Funding of just over €570,000 has been made available to provide laptops and other IT devices for students at Dundalk Institute of Technology and other educational institutes run under the Louth Meath Education and Training Board.
Minister for Further and Higher Education, Research, Innovation and Science Simon Harris TD confirmed the funding on Friday, which will see €257,000 made available for DKIT students as part of a new fund for student devices worth €15 million nationally.
The fund is part of a larger €168 million package previously announced to help further and higher education sectors deal with the impacts of the Covid-19 pandemic. DkIT will receive €257,000 while the Louth Meath ETB will get €313,500 worth of funding.
The funding for access to ICT devices such as laptops and tablets is to assist students who will be undertaking courses online this year as remote learning becomes a larger part of the third level experience. Students in higher education institutions experiencing exceptional financial need can apply for support via their local access office.
The devices for DkIT will be distributed through a targeted lending scheme and will be overseen by the Student Access Office. The Louth Meath ETB management will oversee distribution in their schools and colleges.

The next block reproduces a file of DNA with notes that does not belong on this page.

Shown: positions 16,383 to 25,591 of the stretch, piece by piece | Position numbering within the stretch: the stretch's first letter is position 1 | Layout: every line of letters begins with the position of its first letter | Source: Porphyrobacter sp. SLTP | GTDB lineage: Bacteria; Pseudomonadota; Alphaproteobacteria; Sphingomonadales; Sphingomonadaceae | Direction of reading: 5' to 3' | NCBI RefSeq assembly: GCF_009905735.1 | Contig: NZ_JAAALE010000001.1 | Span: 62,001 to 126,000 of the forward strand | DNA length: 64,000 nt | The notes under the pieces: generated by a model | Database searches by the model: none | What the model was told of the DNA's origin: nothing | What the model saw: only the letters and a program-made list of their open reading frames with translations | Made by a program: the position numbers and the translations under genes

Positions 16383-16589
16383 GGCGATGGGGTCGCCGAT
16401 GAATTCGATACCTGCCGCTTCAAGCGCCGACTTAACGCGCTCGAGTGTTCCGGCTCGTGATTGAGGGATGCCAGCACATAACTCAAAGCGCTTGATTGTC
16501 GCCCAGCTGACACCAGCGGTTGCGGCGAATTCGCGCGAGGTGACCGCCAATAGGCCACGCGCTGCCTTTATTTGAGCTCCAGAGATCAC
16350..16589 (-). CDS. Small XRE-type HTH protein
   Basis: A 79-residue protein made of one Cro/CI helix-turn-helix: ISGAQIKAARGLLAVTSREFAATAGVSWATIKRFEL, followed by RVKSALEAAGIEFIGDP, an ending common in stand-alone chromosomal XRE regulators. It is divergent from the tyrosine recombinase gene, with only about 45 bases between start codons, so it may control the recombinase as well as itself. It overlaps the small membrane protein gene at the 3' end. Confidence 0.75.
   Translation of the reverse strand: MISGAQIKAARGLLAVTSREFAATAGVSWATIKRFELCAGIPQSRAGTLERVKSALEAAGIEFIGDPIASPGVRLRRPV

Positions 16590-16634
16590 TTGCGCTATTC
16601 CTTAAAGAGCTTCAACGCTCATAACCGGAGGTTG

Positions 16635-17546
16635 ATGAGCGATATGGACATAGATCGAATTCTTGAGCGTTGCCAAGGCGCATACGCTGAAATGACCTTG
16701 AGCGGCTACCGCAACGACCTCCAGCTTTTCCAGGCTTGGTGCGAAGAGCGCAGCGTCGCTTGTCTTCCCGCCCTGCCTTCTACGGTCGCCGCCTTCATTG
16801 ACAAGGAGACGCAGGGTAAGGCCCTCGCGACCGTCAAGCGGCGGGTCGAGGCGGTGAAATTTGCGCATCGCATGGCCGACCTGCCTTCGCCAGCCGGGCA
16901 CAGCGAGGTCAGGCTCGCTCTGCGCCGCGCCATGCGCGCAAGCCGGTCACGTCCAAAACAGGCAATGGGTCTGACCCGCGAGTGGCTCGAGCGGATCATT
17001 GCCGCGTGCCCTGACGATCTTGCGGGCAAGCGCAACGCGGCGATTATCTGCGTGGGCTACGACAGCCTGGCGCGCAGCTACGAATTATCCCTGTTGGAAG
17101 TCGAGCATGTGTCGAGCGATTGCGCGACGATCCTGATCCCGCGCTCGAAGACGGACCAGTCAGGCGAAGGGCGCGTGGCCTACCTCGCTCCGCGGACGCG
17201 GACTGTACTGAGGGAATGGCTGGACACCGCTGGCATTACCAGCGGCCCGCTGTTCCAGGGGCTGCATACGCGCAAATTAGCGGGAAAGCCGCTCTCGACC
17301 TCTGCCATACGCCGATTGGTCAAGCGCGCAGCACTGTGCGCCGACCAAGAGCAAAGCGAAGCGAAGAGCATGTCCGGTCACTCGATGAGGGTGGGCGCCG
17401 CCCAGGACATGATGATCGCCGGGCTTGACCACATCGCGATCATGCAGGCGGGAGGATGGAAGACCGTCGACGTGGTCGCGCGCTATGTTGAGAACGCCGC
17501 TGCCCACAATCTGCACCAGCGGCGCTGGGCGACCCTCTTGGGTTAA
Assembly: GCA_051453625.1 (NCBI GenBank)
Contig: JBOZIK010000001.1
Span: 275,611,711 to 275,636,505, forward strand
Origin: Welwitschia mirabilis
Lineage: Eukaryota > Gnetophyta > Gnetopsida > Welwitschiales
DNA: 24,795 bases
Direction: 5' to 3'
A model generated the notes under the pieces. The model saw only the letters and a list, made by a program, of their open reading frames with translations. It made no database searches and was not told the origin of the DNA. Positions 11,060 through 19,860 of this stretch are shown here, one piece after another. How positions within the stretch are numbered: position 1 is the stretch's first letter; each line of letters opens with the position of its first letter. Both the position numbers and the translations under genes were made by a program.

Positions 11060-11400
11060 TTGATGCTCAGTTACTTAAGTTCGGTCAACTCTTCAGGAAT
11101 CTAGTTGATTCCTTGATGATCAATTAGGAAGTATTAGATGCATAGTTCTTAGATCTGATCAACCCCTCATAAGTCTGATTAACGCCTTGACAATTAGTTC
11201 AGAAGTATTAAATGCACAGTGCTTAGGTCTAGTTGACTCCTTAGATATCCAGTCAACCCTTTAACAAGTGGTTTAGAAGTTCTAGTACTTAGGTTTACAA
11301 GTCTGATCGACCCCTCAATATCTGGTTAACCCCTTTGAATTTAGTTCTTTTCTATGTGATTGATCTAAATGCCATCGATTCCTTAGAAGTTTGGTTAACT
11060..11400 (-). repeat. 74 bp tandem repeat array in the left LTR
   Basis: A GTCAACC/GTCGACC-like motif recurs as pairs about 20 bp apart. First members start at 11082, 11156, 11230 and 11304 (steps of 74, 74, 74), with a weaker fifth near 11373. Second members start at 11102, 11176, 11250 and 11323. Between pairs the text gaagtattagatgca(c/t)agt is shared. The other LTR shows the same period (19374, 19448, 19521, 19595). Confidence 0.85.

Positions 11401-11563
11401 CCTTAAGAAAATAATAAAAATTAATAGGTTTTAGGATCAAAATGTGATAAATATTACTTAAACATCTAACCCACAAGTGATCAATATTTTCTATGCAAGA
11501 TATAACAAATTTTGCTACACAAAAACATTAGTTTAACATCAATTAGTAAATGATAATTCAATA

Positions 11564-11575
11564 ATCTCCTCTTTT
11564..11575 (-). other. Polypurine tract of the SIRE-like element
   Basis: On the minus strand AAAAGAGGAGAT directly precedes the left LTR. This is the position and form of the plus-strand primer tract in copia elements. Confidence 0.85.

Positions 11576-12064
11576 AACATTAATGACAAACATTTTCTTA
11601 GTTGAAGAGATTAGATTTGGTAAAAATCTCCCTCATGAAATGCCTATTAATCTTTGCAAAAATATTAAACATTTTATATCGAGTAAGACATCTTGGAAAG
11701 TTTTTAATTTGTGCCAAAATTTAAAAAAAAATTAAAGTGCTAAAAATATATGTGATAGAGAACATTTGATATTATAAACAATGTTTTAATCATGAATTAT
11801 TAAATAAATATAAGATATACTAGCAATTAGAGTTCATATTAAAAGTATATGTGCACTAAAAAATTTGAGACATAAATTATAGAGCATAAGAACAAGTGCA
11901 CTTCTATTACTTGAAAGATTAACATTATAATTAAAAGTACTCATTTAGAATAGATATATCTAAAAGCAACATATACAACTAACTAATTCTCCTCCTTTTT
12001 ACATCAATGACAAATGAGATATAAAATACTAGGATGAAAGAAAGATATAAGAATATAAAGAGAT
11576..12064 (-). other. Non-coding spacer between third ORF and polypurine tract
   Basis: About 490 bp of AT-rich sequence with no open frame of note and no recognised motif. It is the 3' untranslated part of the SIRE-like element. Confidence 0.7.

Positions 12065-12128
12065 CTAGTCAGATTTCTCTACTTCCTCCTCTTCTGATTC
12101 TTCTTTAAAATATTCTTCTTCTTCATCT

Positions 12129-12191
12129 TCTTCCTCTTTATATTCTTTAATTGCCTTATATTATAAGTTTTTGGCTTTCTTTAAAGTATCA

The grant funding for the devices will be provided to Higher Education Institutions through the Higher Education Authority (HEA) and to Education and Training Boards through SOLAS. The bulk order of laptops was organised by HEAnet, which provides internet connectivity and ICT services to education bodies throughout Ireland.
It is estimated that the scheme will provide a total of 17,000 laptops and devices to students nationwide.
“The focus will be on ensuring disadvantaged students have access to the devices,” Minister Harris said. “But we must also recognise many students and their families have fallen on hard times as a result of Covid. We must ensure they don’t fall behind in their studies and ensure they can access this support fund also.
“We still have significant work to do to address the digital divide in Ireland but this will go some of the way to doing that.”